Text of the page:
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Townsend, Tennessee 37882
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Townsend, Tennessee - Fly Fishing in the Great Smoky Mountains, East Tennessee and Western North Carolina
Welcome to the Fishing Report from Townsend, Tennessee in the Great Smoky Mountains. At 5:40 am, the temperature is 59.7 degrees. It is going to be warmer today through the weekend with high temperatures in the high 80’s. Lows at night will be in the 60’s. We have a low chance for rain Saturday and Sunday.
Little River if flowing at 74 cubic feet per second (cfs) or 1.5 feet on the flow gauge. Median flow for this date is 106 cfs.
Water temperatures in the low elevations are spiking high during the day, then lower at night. Yesterday’s high water temperature in Little River rose to 75 degrees. This morning, that number is 69.8 degrees. The water is low, and it is warm to hot in the valleys during the day.
Fish the high elevations where the water is cooler. You are going to find low flows wherever you go. Look for deeper water and shade. You will want to be in the backcountry to avoid crowds this holiday weekend. Go early and late, when the sun is off the water.
Dry flies with a dropper should produce for you. I would use a Yellow Sally imitation of some kind or a terrestrial, likely a beetle for the dry. Trail a Green Weenie or ant pattern behind the dry.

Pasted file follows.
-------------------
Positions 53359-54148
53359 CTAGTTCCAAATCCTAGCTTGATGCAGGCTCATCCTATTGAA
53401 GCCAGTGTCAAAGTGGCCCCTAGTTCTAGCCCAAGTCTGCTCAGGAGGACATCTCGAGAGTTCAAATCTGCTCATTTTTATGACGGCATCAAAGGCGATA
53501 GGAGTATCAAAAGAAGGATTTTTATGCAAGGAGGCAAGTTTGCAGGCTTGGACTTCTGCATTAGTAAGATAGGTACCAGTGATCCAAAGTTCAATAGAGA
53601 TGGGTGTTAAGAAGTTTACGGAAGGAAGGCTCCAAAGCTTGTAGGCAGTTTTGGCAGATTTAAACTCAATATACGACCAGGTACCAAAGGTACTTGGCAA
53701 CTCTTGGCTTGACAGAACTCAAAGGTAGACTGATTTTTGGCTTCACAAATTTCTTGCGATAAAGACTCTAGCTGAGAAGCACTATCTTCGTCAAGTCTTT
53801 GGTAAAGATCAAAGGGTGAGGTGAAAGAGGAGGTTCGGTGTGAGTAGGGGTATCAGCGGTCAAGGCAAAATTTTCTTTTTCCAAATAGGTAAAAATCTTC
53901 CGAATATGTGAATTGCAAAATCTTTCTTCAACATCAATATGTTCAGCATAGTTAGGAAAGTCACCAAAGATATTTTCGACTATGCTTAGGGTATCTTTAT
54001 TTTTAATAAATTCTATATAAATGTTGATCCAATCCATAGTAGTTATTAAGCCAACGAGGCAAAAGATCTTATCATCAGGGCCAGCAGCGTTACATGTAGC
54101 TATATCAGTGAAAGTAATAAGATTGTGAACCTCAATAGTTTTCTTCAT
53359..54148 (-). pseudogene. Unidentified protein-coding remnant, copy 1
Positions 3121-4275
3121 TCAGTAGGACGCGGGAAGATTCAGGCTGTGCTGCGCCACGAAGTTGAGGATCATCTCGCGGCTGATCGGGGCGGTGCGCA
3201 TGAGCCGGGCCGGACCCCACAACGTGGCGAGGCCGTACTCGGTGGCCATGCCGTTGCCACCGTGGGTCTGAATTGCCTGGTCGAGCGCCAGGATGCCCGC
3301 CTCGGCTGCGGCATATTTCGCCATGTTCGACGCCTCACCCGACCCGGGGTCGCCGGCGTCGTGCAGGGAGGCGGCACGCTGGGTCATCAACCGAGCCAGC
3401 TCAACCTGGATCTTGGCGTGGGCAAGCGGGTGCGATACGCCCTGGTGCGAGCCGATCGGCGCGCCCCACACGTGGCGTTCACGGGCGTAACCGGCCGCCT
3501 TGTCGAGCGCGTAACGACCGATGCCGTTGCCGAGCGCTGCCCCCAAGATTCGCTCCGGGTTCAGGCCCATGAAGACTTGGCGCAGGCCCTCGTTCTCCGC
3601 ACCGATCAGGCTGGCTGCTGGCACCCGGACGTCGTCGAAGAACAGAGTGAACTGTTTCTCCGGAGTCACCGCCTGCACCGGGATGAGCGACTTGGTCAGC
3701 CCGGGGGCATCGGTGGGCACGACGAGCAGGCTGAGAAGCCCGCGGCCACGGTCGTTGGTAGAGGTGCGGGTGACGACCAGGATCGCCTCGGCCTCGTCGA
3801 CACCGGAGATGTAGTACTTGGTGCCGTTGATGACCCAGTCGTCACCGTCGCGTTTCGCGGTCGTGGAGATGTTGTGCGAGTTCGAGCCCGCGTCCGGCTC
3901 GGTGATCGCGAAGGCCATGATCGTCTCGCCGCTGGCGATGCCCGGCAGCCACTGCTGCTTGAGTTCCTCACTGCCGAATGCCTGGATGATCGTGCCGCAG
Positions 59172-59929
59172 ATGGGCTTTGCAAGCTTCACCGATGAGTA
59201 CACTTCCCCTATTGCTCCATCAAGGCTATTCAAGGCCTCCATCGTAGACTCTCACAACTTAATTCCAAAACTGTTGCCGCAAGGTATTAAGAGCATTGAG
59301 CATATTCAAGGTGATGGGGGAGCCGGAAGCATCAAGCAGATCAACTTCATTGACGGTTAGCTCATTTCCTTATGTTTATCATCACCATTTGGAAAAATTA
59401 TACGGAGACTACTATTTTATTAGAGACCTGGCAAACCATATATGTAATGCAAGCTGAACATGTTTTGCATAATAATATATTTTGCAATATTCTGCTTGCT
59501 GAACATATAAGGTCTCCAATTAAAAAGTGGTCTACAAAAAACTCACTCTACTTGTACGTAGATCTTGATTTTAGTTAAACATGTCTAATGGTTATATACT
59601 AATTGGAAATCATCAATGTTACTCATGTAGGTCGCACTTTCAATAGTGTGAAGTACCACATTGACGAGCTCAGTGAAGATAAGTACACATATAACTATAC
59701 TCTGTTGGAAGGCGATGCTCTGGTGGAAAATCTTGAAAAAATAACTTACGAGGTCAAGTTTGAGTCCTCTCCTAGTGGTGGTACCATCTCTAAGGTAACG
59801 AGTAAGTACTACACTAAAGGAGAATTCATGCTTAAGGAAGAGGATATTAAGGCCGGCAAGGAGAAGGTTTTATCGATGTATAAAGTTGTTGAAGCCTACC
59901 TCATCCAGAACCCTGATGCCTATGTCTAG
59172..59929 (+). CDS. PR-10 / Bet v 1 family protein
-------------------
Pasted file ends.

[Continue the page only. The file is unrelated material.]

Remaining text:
Hit the choppy water in riffles and where riffles enter pools. The trout will be hiding in the broken water. Wear muted clothing, keep a low profile and hide when you can.
These are not ideal fishing conditions in the Smokies, far from it. You can catch trout but you will have to work for them. This is the lowest and warmest water I’ve seen this year, in Little River.
The longer term weather forecast calls for hot days, and rain beginning Sunday. The chance looks good for rain through next Thursday.
TVA plans to generate at Norris Dam all day. There will be some generation breaks today at Cherokee Dam. TVA is projecting only a pulse at Center Hill dam. You may have some opportunities there, for wade fishing, if the water is not too low. Check the TVA website before you go. There could be some good wade and/or float fishing on the tailwaters this weekend. Keep an eye on that option.
If you plan to fish the lakes this weekend, go very early or very late. The lakes will be crowded with recreation boaters. I would hit the banks with poppers when the sun is off the water. Personally, I would not go. I never fish lakes on weekends, especially the 4th of July weekend.
The lowland rivers are flowing very low. There will be a lot of people swimming at popular spots along some of these rivers. I think we’ll see plenty of tubers and canoes on the water this weekend. Canoeing on the upper reaches of Little River seems impossible to me right now, due to the low water. You could float the lower reaches of Little River, where the water is deeper.